Context: India’s population and declining total fertility rates.
More in news: Prime Minister Narendra Modi in his Independence Day speech equated population control and patriotism: “Population explosion will cause many problems for our future generations. But there is a vigilant section of public (who)… have a small family and express their patriotism to the country. Let’s learn from them.”
- At present, India’s population stands at nearly 134 crore while China is inhabited by nearly 140 crore.
- India’s population has stressed its infrastructure, its natural resources and its administrative and educational capacity.
- However, the future trends show a decline in the population growth in India.
- As per the Economic Survey 2018-19, India is set to witness a sharp slowdown in population growth in the next two decades. Although the country as a whole will enjoy the “demographic dividend” phase, some states will start transitioning to an ageing society by the 2030s.
- According to UN’s Population division projections, the number of Indians under the age of 5 peaked in 2007. The number under 15 peaked in 20111 and is now declining. The current generation of under 25 will be the largest ever.
Total Fertility Rate (TFR):
- The total fertility rate in a specific year is defined as the total number of children that would be born to each woman if she were to live to the end of her child-bearing years and give birth to children in alignment with the prevailing age-specific fertility rates.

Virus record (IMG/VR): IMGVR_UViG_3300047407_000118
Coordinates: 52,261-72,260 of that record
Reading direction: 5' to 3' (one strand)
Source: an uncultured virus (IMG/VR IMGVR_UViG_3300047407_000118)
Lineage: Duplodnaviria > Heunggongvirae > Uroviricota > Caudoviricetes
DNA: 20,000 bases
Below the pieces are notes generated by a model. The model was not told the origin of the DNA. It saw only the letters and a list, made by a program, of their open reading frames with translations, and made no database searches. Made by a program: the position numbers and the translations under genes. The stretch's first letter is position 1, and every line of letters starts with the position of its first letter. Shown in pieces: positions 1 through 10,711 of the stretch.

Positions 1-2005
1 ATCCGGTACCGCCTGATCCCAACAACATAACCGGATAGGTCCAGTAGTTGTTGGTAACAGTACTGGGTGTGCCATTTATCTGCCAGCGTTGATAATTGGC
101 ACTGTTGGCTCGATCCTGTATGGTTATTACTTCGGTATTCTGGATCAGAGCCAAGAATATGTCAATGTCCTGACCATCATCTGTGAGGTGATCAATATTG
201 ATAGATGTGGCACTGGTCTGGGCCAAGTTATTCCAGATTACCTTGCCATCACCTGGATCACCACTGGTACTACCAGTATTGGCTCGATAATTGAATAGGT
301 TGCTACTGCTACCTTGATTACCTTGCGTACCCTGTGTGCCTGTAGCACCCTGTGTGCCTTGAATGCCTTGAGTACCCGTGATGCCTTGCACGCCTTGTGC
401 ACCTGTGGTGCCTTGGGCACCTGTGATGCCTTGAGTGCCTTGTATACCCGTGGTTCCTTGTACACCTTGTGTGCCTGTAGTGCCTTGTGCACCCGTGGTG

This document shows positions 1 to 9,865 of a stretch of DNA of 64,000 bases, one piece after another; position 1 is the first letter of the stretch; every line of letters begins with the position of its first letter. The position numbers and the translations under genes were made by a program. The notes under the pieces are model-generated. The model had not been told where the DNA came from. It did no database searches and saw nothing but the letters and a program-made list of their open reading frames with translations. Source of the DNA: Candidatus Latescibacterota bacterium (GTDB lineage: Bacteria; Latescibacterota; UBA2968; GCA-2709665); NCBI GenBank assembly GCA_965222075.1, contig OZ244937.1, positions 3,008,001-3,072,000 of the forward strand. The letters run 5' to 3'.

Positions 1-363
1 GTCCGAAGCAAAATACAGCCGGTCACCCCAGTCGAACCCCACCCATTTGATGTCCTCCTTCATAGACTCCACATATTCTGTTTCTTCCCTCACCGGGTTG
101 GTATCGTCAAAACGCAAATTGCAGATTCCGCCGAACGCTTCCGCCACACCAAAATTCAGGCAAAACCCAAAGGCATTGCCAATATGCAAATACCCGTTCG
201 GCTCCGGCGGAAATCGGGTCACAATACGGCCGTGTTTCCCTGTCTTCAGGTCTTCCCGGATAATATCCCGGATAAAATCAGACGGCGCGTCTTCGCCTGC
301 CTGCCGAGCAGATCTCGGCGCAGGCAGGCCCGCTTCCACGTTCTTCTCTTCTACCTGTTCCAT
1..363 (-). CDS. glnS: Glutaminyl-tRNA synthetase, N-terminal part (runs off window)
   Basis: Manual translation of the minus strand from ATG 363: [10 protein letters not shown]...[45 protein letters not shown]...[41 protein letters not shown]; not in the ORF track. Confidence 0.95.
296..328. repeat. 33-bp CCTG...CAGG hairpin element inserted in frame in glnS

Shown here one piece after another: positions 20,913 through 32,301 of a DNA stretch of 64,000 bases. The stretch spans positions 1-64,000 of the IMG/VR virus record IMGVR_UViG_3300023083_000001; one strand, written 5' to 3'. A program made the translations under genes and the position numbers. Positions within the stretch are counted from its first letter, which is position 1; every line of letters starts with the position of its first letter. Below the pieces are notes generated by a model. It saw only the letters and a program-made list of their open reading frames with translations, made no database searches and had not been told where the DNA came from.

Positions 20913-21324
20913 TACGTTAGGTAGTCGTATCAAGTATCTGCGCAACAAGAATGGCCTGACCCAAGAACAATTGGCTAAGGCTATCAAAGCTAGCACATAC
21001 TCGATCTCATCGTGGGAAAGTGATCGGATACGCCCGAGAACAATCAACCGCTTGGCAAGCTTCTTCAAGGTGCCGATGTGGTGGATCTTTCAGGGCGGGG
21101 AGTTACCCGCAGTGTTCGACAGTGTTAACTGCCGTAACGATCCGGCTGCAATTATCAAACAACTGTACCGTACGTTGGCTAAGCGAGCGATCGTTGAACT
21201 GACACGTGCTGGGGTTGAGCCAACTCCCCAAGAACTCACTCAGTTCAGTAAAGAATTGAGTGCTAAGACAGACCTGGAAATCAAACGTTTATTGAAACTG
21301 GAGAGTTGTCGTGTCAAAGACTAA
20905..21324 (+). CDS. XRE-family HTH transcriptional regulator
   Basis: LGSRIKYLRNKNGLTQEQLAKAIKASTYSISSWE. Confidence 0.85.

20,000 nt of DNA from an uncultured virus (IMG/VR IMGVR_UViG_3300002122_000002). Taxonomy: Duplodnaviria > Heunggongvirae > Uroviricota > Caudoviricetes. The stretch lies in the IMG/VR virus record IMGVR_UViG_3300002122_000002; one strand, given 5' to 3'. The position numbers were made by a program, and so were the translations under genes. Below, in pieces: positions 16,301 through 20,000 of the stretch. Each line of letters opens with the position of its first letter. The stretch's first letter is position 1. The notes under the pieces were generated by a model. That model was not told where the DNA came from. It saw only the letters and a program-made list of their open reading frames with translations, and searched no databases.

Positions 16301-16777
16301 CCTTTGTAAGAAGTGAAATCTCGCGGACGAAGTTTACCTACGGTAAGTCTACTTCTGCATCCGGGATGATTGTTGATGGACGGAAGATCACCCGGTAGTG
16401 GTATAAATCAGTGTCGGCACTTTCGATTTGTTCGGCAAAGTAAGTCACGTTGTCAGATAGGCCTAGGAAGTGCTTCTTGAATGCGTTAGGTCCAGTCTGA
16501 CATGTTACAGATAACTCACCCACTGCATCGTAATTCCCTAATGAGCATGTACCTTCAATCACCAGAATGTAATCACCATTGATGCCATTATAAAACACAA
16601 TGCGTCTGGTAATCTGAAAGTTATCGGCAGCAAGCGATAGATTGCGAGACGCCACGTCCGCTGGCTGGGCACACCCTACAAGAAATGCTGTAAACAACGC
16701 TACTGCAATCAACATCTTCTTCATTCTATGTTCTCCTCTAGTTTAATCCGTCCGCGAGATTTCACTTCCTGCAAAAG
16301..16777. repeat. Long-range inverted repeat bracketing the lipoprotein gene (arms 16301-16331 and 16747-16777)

- It is calculated by totalling the age-specific fertility rates as defined over five-year intervals.
- Assuming no net migration and unchanged mortality, a total fertility rate of 2.1 children per woman ensures a broadly stable population.
- The government’s Sample Registration System in 22 states shows that TFR for India declined to 2.2 in 2017 after being stable at 2.3 between 2013 and 2016.
- The total fertility rate has more than halved in both urban and rural areas.
- The southern states, Himachal Pradesh, Punjab, West Bengal and Maharashtra now have fertility rates well below the replacement rate.
- TFR in Bihar, Uttar Pradesh, Jharkhand, Chhattisgarh, Rajasthan and Madhya Pradesh are above the replacement rate but are also experiencing significant declines.
- As a result, the national TFR is expected to be below replacement level by 2021 (adjusted for the skewed gender ratio, it may already be there).
Reasons of falling TFR:
- Higher education, increased mobility, late marriage, financially independent women and overall prosperity are all contributing to a falling TFR.
- It goes below 2 in both urban and rural areas, where girls complete schooling and reduces further as they pass college.
- Bihar, with the highest TFR of 3.2, had the maximum percentage of illiterate women at 26.8%, while Kerala, where the literacy rate among women is 99.3%, had among the lowest fertility rates.
- As more cities come up, people move for jobs and employment tenure gets shorter, TFR may fall further.